'Complete disaster' as England game is abandoned is another blow for the international game

 

The National Stadium in Warsaw is an impressive sight, overlooking the river Wisla from the east shore and at night the red and white panels that adorn its sides are lit up in a random sequence, a tribute to a modern, capable Poland.

Last night it was the scene of an utter shambles and an embarrassment to that same modern Poland that had successfully co-hosted a European Championship with Ukraine this summer. The Polish crowd chanted "Thieves, thieves" in reference to the Polish Football Association (PZPN) and jeered when the Italian referee tried forlornly to test the ball out on the waterlogged surface.

Just imagine for a moment the utter scorn and fury that would be visited on the heads of the English Football Association if a similar saga took place at Wembley Stadium. Even Roy Hodgson, a man who is unfailingly polite in his dealings with foreign opposition, described the events of last night as a "complete disaster" for the PZPN.

It is unlikely that anyone will put their hands up and admit to being culpable but the suggestion that the roof was left open on the orders of the Poland coach, Waldemar Fornalik, on the basis that the bad conditions would suit his team does not reflect at all well on him or the Polish football authorities.

In Warsaw, the problems with the pitch have been longstanding at the stadium which was built for Euro 2012. There has been no permanent playing surface and it was re-laid before Friday's friendly against South Africa. The last major event at the stadium before then was a Coldplay concert in September. The depth of the playing surface is 30cm lower than it was in Euro 2012 which has caused problems with drainage.

As for the roof on the stadium, it has a steel frame that supports tarpaulin sections that are extended and retracted. It was still raining last night with the stadium authorities refusing to close it on the basis that they could invalidate the guarantee if they did so. There are other stadium roof designs that can be closed in a matter of minutes, in spite of the weather conditions.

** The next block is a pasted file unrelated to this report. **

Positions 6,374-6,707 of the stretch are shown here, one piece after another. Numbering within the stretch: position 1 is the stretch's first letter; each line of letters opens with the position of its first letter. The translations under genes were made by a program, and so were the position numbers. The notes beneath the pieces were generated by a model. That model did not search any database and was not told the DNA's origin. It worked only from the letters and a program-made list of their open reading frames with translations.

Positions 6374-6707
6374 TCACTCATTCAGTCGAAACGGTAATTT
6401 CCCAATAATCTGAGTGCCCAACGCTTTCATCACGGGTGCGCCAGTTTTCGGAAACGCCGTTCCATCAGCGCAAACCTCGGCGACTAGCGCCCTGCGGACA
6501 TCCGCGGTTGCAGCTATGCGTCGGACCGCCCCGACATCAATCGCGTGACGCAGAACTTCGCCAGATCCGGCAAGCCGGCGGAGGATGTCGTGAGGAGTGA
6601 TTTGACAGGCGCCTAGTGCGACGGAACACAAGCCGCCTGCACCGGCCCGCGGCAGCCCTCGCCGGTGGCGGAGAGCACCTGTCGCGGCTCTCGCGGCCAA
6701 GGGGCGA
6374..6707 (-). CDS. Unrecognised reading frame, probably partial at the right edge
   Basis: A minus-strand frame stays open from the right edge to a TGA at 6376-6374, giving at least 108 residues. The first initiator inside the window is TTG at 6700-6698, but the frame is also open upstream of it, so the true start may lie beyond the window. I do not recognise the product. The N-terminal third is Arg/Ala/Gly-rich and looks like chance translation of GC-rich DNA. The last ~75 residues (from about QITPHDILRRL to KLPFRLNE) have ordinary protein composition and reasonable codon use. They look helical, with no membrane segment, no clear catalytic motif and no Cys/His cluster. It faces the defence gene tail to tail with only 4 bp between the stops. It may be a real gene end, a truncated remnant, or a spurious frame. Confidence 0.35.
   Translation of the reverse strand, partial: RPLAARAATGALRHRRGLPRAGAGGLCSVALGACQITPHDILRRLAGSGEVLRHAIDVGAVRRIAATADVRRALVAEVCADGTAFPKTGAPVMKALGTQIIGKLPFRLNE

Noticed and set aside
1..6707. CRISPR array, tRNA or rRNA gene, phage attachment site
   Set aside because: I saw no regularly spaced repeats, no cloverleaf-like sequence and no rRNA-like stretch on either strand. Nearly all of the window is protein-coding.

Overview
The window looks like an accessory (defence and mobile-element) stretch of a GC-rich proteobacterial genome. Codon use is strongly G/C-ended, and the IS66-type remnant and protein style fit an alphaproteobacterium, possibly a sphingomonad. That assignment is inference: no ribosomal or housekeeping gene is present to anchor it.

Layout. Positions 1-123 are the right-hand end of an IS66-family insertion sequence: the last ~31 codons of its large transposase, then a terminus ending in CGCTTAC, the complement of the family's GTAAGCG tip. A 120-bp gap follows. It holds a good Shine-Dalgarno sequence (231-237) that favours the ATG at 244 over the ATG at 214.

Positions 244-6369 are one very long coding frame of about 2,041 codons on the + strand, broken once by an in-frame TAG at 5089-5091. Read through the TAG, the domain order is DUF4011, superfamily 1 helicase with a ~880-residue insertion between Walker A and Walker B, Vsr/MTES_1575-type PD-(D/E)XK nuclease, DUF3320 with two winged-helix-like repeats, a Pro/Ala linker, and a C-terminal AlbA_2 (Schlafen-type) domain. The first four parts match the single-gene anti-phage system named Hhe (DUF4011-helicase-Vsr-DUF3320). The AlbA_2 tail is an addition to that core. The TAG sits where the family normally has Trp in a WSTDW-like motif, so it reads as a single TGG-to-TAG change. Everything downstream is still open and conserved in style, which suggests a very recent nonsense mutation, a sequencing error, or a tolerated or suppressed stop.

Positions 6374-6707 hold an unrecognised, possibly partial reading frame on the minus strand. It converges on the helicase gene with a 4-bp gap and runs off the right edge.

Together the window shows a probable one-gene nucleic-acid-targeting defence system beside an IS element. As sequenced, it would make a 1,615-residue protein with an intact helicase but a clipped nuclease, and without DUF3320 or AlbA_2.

There was a comic element to last night: the rain, the open roof and the man in charge of the roof who would simply not close it. But there was also a real sadness that a national football association cannot even stage a match, between two significant European football nations.

There will be many Premier League clubs furious that their players will now be returning to their clubs later than expected. The goodwill that international football increasingly needs to survive, especially in Europe where the clubs now call the shots, has been eroded a little more. What have England done in the last five days? Played a team of no-hopers at Wembley and been stuck in Poland a day late.

This kind of farce does no one any favours, least of all Uefa and Fifa. They cannot be held responsible for the man who controlled the roof but they will have to acknowledge that this has been a bad few days for international football.

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